Motorola Bravo Froyo Update Already Available; Going OTA Now


It was just a little over a week ago when Motorola began soliciting owners of its Bravo smartphone to help the company test out the eagerly-awaited Froyo upgrade for the model. Things apparently went very well during that round of testing, as Motorola is already sending the finished Android 2.2 update to all of its Bravo users, going out OTA now.

It’s surprising to see such a short window pass between the start of this testing and Motorola pushing out the update; we must just be used to the drawn-out testing cycle that seems to accompany releases for too many other phones. Perhaps Motorola was already mostly convinced with its update’s readiness and just wanted to get some last-minute figures on the rate of successful upgrades with a slightly larger sample group than it had used in-house.

In addition to all the standard Android Froyo improvements like WiFi hotspot support and Adobe Flash, Motorola is throwing in a few extra custom tweaks. Most of this consists of a collection of apps – stuff like Latitude and Google Search – that you could get yourself elsewhere, but bundling them into an update is a nice touch for novice users who aren’t always on the lookout for new Market downloads. You’ll also get a profile switcher for managing multiple home screen configurations, and an auto-contact search from within the dialer.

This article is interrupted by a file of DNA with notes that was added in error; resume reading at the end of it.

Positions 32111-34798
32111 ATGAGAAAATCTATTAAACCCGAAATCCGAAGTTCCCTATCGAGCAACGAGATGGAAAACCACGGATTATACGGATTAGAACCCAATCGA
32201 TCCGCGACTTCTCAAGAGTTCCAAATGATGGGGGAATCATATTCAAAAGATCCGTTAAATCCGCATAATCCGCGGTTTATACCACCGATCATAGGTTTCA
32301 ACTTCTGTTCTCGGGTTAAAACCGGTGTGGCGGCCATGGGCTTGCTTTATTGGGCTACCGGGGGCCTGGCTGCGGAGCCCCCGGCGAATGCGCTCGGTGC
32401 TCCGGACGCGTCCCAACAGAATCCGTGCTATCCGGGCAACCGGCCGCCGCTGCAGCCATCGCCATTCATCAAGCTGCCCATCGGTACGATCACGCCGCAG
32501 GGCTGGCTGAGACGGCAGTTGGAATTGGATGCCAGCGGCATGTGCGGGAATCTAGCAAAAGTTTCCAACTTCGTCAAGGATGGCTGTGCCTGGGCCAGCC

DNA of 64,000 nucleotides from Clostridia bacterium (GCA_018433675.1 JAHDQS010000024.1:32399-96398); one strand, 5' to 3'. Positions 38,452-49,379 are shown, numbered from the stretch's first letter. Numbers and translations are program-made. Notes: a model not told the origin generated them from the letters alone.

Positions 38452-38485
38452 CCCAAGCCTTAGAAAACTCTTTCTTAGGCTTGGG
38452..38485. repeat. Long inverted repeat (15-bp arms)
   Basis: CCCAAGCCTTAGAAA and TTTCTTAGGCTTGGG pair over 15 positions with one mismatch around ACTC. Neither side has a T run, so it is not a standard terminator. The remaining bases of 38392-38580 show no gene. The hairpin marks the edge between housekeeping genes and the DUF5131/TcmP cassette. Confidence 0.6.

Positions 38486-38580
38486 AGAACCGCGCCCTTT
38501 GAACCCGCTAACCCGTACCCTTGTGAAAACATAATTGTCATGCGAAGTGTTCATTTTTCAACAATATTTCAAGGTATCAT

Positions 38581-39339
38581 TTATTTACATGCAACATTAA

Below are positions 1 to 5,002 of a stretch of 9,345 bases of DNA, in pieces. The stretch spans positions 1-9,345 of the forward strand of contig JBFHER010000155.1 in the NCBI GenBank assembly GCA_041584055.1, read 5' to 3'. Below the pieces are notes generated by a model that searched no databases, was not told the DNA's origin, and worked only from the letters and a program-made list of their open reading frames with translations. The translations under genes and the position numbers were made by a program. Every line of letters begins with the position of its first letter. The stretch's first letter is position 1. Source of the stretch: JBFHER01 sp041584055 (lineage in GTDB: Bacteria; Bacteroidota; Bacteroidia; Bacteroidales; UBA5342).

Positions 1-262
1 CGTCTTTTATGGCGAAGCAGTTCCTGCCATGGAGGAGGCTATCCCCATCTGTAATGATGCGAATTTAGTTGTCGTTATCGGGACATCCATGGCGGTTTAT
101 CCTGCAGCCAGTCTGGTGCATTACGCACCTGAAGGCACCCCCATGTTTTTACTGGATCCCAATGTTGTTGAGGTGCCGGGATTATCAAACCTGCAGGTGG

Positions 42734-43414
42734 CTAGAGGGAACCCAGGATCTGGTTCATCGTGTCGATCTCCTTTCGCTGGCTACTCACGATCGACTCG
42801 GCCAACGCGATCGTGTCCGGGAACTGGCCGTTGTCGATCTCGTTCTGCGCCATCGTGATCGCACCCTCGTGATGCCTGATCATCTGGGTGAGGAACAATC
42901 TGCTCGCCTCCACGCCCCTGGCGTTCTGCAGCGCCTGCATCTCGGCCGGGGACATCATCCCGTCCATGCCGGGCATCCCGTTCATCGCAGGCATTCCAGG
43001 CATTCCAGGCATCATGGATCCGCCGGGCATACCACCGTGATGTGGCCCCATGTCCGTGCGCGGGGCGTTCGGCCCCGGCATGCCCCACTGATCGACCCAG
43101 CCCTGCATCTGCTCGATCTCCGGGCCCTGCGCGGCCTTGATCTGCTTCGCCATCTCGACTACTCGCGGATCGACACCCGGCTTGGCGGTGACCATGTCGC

If you haven’t been prompted yet that your update is available, a search for current updates should find it, bringing your Bravo up to software version 37.4.0.

Source: Motorola

Via: Android Guys

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About The Author
Stephen Schenck
Stephen has been writing about electronics since 2008, which only serves to frustrate him that he waited so long to combine his love of gadgets and his degree in writing. In his spare time, he collects console and arcade game hardware, is a motorcycle enthusiast, and enjoys trapping blue crabs. Stephen's first mobile device was a 624 MHz Dell Axim X30, which he's convinced is still a viable platform. Stephen longs for a market where phones are sold independently of service, and bandwidth is cheap and plentiful; he's not holding his breath. In the meantime, he devours smartphone news and tries to sort out the juicy bits Read more about Stephen Schenck!